UNGA on Twitter (II)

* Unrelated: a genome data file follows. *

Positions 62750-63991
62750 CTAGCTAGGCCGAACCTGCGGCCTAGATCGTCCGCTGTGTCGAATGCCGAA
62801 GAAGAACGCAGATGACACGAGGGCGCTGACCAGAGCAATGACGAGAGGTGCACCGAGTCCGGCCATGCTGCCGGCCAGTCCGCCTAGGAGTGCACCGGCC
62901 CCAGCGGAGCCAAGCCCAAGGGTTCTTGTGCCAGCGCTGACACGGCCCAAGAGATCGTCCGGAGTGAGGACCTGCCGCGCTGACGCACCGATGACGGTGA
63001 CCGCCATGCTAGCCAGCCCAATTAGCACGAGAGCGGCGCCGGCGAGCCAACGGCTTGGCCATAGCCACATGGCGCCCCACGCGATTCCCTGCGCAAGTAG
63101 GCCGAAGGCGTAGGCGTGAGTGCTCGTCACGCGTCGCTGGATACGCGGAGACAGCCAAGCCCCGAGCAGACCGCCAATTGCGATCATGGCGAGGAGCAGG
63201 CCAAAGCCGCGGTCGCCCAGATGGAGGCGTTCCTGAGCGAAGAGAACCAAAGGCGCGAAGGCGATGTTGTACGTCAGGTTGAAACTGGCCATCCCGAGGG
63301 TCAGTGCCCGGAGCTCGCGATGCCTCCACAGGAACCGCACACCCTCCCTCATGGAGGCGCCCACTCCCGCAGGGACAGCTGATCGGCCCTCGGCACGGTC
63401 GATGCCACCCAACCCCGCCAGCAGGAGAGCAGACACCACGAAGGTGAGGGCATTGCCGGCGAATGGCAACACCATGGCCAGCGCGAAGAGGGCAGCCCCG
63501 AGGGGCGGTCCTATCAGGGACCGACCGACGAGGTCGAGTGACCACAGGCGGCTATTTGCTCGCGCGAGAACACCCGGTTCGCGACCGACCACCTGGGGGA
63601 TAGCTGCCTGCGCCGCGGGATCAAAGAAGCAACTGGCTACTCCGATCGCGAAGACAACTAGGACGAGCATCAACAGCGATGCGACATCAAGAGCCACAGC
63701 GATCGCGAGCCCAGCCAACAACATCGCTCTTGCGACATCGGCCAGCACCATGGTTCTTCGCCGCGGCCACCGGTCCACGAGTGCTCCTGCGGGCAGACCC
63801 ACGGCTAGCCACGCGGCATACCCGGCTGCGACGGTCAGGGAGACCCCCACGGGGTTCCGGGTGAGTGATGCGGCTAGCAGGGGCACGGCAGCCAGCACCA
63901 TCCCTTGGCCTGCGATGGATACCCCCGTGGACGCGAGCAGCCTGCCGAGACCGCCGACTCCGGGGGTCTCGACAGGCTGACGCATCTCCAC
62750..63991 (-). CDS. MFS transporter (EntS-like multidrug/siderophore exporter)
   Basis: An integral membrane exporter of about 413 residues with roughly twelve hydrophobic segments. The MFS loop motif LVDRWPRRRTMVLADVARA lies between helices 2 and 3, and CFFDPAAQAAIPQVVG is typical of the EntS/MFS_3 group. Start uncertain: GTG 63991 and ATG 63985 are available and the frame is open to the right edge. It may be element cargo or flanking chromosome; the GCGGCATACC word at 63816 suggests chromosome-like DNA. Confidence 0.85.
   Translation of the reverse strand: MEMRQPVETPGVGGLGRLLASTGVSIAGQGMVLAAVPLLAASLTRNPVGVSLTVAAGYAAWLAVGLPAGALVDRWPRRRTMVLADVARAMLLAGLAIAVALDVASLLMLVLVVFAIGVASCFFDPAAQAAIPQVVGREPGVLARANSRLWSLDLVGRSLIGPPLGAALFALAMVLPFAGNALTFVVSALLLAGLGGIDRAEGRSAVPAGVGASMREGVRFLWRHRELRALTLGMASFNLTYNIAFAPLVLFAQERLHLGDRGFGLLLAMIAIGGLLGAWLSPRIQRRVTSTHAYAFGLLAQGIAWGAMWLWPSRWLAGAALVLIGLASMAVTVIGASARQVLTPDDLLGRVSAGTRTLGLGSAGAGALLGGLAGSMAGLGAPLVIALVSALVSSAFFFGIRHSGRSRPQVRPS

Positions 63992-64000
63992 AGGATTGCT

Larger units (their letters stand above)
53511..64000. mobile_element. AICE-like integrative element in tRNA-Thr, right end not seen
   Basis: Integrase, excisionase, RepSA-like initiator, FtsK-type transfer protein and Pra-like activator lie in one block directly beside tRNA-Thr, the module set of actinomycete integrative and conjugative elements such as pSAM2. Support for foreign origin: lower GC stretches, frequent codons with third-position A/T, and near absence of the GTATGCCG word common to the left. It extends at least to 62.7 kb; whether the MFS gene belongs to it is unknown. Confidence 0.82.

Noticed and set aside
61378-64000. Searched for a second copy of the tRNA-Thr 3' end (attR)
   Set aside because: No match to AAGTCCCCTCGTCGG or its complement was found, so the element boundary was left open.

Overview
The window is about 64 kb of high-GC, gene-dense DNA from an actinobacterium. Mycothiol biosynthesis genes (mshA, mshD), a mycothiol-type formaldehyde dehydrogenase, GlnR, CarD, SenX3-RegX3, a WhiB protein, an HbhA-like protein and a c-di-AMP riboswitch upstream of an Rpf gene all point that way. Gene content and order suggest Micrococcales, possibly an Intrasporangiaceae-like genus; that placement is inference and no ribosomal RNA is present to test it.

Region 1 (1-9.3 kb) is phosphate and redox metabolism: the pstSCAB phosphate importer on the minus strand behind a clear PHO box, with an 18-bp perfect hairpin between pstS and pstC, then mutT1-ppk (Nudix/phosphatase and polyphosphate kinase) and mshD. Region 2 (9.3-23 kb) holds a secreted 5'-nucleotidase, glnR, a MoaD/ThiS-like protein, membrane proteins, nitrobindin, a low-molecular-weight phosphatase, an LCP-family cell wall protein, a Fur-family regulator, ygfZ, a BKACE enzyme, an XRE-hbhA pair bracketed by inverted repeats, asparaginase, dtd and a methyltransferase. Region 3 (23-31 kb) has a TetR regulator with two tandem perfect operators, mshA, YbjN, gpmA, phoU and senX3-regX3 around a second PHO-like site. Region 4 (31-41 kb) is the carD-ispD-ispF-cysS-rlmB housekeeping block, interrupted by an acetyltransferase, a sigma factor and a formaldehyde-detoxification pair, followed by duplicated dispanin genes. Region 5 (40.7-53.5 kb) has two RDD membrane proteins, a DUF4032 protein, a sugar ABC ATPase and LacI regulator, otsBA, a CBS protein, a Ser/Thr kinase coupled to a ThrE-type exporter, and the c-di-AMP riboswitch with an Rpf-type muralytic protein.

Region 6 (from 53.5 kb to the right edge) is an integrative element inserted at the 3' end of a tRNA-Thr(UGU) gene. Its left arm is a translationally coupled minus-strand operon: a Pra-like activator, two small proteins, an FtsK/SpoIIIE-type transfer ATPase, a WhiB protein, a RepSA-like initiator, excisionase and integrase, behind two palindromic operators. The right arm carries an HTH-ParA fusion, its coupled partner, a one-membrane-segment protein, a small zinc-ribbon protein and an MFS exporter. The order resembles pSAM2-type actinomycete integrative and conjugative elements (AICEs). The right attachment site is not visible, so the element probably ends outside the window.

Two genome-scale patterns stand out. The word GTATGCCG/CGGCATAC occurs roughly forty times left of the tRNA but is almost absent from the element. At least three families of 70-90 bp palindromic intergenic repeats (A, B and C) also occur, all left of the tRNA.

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We will not present the most important messages in D. Trump’s September 19 speech at the UN General Assembly (UNGA) in the order of their importance but rather in the order in which they were listed by the speaker. Except for the opinion whose importance he outlined himself on his own Twitter account, namely: “The USA has great strength & patience, but if it is forced to defend itself or its allies, we will have no choice but to totally destroy #NoKo.” In his speech, it took the following form: “If it the US forced to defend itself or its allies, we will have no choice but to totally destroy North Korea” and “Rocket man is on a suicide mission for himself and his regime… The U.S. is ready, willing and able to take military action, but hopefully that won’t be necessary.”